Washington, D.C. – Today, Senators Joe Donnelly (D-IN), Ted Cruz (R-TX), and Patrick Leahy (D-VT) introduced a bill that would give qualified members of the Reserve Components, such as a member who has successfully completed basic training and incurred a commitment to six consecutive years of service, tiered preference in hiring for civil service jobs. The Military Reserve Jobs Act of 2013, S. 1320, would help promote the hiring of Reserve Component members into the federal workforce.
“Members of our Reserve Components serve honorably, whether or not they are called for deployment,” said Donnelly. “Yet currently, some members of the Reserve Components cannot qualify to access preference points when applying for federal employment. They have already demonstrated their commitment to public service by joining the Reserve Components, and it is important that we support their pursuit of federal employment opportunities. This approach balances the respect for veterans who qualify for a 5-point preference with recognizing the contributions of Guard members and Reservists.”
“It is our patriotic duty to ensure our men and women in uniform receive the benefits and recognition they deserve for their sacrifices to defend our nation's freedom,” said Senator Cruz. “I am proud to cosponsor Sen. Donnelly's bill, which recognizes the invaluable contributions our military reserves and National Guard make to our national security through this overdue reform of hiring preferences by the federal government.”
“I believe that if someone wears the uniform for our country, they should be given preference in federal hiring decisions,” said Senator Leahy, co-chair of the Senate National Guard Caucus and a senior member of the Senate’s defense appropriations subcommittee. “For our currently serving reservists, I think federal employment gives them a great opportunity to find a stable position in the workforce that allows them to drill, train, and deploy with their reserve unit when called to duty. In other words, I see this bill as a win for military readiness.”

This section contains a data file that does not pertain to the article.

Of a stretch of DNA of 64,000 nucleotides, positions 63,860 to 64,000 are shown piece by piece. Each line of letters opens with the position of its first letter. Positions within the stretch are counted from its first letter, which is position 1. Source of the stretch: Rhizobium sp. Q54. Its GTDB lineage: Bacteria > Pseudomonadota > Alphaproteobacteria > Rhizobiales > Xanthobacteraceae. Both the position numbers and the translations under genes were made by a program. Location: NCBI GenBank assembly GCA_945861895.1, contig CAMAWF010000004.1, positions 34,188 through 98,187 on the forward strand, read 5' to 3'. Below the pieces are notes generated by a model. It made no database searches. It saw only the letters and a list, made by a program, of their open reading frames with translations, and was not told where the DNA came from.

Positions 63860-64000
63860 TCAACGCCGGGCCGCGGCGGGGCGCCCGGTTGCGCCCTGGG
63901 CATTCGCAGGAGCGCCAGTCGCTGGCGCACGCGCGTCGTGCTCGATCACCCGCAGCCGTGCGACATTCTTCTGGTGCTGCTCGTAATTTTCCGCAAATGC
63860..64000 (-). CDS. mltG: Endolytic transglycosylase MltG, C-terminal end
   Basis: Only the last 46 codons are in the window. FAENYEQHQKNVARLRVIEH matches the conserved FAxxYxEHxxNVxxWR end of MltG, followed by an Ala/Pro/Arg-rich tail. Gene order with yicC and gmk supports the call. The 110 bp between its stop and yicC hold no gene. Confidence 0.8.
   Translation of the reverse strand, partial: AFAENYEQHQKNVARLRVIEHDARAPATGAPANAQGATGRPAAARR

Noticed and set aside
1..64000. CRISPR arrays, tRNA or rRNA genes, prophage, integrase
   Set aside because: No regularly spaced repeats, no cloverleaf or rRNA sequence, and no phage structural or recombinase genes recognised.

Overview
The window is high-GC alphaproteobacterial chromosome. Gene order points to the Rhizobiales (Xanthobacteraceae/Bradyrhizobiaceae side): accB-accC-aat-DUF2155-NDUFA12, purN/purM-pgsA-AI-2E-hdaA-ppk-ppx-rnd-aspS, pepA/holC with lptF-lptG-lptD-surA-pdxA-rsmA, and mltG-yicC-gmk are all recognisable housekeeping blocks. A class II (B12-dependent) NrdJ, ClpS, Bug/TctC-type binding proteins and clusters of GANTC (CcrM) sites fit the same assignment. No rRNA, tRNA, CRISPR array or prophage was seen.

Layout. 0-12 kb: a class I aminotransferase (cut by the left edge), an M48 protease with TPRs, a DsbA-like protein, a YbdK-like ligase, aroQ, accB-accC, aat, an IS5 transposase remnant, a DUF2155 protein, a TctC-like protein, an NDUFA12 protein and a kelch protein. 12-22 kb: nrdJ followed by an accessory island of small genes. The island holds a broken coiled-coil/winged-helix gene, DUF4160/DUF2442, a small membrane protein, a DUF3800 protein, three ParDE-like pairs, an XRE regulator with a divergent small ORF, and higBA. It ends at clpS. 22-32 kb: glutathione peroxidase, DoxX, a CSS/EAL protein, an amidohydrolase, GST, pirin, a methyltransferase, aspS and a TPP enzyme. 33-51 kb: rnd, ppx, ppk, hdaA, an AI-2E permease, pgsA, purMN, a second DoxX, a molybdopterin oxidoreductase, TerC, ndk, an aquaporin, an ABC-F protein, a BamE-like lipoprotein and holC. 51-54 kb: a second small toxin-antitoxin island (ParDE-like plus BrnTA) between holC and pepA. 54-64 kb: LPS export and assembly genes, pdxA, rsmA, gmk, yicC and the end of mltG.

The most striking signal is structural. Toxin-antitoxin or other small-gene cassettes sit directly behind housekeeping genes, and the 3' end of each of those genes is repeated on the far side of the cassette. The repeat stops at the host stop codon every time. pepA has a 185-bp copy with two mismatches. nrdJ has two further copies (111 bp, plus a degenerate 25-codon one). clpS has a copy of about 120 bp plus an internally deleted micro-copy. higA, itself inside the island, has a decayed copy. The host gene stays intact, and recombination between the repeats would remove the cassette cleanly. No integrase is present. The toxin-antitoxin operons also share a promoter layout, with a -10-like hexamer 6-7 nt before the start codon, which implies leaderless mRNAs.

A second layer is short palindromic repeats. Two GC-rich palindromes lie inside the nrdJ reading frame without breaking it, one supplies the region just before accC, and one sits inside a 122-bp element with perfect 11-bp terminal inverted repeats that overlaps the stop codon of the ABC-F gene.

Members of the Reserve Components do not qualify for veterans’ preference if they have only served in a training capacity and have never been deployed. The National Guard Bureau estimates that approximately 159,400 Army National Guard soldiers (44 percent of the total force) and 73,700 Air National Guard airmen (70 percent of the total force) serve without having qualified for veterans’ preference.
The Military Reserve Jobs Act would close the gap for Reserve Component members who may not qualify for veterans’ preference points and would promote hiring of Reserve Component members into the federal workforce. The bill would implement a tiered “Military Reserve” hiring preference for members of the Reserve Components who do not otherwise qualify for preference under existing laws. Under the bill, a qualified member of the reserve component would be able to claim a 3-point, 4-point, or 5-point preference depending on their length of service.
Congressman Tim Walz (MN-1) is introducing a bill with similar provisions in the House of Representatives.
The tiered system in the legislation would work as follows:
A member of the reserve component may claim a 3-point Military Reserve preference when they have met each of the following requirements:
1. Successfully completed basic military training or officer candidate training
2. Has incurred a 6-year commitment with a reserve component
A member of the reserve component may claim a 4-point Military Reserve preference when they have met each of the following requirements:
1. Has completed 10-years of satisfactory service (earned a minimum of 50 retirement points per year) with a reserve component
2. Continues to serve within a reserve component
A Reserve Component member who retires after 20 or more years of service, but is not yet receiving a retirement annuity, may claim a 5-point Military Reserve preference.
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